If you've not visited my blog before you might notice I haven't written a post for some time.  I kept meaning to but never found the right time.  The last two years have not been happy ones. My Mum died at the end of 2018 and then three months ago we lost my younger sister.  Its the first time I've written that.  In between times our family home of almost 50 years had to be emptied and sold. Hopefully I will get back to blogging in 2020.  I'll try to make it my New Year resolution!

Friday, 8 March 2019

World Book Day 2019

Its World Book Day and the day has been perfect for staying in and reading - wet, windy and grey grey grey! I'm reading these three at the moment. Meadowland and Four Hedges have chapters titled with the months of the year (a genre I especially enjoy), so after reading the March chapters I'll leave them both bookmarked and pick them up again in April.

That leaves "Miss Buncle's Book" which is not a book I would have picked up without the recommendation of the mighty Scott at Furrowed Middlebrow, who in turn pointed me towards an enabling review by Book Snob.  But be warned, once you click over to Furrowed M you may be there for some time and spend even more time searching on line for books and writers you would never have come across otherwise!

Two more minutes of World Book Day to go and I need to get to bed so I can read another chapter before closing my eyes!

Really enjoyed making more bookmarks by the way!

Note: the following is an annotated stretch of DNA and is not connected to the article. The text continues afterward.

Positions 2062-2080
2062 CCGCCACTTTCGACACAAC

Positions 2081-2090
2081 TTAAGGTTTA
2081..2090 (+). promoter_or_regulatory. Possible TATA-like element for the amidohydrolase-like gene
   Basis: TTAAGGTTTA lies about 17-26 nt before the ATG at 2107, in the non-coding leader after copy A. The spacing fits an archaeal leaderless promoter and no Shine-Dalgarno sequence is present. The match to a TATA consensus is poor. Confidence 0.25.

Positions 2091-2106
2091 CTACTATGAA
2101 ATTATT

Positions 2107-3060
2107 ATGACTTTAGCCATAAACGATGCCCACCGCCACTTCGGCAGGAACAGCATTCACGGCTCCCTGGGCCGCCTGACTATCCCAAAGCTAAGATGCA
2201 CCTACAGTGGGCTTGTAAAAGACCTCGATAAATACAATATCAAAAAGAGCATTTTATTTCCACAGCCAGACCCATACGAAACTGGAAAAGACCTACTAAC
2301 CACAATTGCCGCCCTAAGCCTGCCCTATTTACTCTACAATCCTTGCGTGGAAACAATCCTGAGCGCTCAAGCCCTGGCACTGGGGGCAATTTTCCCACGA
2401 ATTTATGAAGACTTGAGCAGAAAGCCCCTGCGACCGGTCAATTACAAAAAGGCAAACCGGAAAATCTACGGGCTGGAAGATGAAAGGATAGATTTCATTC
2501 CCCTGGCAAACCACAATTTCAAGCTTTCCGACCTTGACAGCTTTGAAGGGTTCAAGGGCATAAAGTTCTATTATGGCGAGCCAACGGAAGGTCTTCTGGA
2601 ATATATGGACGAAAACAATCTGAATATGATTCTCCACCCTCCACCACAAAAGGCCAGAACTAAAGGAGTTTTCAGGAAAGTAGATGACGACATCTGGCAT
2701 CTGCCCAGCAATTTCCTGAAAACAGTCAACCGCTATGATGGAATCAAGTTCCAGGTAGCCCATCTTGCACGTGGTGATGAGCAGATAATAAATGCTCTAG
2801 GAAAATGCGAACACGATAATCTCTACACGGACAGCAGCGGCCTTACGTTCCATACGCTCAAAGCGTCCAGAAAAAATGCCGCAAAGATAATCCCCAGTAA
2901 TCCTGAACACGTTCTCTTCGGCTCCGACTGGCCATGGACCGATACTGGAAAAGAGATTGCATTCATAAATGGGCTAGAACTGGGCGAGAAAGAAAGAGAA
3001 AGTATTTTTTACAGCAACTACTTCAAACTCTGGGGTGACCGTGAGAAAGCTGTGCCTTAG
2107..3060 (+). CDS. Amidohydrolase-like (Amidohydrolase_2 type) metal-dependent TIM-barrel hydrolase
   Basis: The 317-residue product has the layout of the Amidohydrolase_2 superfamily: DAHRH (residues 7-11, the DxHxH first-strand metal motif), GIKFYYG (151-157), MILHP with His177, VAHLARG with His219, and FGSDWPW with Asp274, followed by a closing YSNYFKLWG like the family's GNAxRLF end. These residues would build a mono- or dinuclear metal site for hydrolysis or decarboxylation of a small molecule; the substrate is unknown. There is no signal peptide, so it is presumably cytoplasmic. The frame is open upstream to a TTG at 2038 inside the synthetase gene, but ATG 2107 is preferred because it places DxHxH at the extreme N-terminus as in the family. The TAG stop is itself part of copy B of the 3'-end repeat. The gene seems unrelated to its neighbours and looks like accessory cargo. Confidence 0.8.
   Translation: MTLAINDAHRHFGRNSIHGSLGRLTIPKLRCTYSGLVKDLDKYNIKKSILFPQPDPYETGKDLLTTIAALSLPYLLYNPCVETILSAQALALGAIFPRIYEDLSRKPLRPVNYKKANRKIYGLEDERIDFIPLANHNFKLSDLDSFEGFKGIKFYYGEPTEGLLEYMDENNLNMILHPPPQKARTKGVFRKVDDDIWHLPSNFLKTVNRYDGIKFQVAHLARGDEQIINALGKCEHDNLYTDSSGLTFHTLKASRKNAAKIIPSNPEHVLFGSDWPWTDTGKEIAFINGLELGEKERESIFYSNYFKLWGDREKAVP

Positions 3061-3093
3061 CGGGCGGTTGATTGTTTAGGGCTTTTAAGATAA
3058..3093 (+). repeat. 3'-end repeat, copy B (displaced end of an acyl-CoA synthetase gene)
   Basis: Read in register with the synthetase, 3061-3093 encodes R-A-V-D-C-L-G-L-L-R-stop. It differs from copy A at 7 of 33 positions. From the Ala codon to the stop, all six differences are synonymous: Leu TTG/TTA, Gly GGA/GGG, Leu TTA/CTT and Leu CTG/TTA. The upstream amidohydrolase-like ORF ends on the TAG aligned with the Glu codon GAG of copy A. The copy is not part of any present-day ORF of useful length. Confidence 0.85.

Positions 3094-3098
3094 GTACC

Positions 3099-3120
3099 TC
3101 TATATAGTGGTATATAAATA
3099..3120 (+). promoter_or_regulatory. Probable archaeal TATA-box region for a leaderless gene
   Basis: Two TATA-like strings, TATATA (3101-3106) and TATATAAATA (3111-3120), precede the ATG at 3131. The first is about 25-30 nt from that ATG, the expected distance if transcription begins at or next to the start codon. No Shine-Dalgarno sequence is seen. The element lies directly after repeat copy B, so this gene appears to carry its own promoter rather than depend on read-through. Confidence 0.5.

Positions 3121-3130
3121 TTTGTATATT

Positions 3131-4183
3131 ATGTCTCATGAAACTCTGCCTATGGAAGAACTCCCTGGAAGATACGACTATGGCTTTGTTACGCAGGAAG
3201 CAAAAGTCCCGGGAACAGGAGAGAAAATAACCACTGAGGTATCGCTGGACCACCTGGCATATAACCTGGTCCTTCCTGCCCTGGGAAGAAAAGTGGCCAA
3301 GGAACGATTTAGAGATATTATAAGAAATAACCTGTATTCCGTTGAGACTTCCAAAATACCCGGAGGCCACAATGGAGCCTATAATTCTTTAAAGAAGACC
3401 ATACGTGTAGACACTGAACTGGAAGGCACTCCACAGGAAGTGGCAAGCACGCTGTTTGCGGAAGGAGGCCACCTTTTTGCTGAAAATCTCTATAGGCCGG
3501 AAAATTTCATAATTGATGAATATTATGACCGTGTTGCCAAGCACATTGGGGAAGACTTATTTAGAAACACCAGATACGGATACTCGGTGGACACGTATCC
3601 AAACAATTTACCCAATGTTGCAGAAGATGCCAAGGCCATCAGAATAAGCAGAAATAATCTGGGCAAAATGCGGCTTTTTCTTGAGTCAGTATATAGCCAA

Saturday, 16 February 2019

An Occasional Update - Spring

We're only half way through February but there are signs of spring everywhere - even in my sewing room. I like using old embroidery transfers and this Weldons transfer couldn't be more spring-like could it. I don't actually use the transfer that would be a shame. I photocopy the transfer sheet and then use my lightbox to trace the design onto fabric with an erasable pencil/marker.

Spring is inside and outside - most particularly in the garden. There's nothing like a warmish day in late winter to encourage a bit of spring cleaning - tidying, snipping back and pulling a few weeds. This year I've a lot of transplanting to do too.

The family home is to be sold and the garden turned into a building plot. I cared for the garden for 25 years after my father died but now it will be dug up so I have to save as many plants as I can. First this year have been the snowdrops and they were a success! I know advice is to move them "in the green" but I took a chance and moved them in flower and two weeks later they look like they've always been there! So happy!

And I had to stitch them too - just in case.  The last couple of days I've moved on to crocuses and daffodils.  Not so easy but I'll let you know how I/they get on. They are looking beautiful at the moment.

And so is the country roundabout. I always think it looks its best in Spring sunshine. Something to do with the light.

Its a good year for snowdrops - in abundance on my walk this week but before you know it there will be primroses and violets....... then...... so many plants! There's much to do!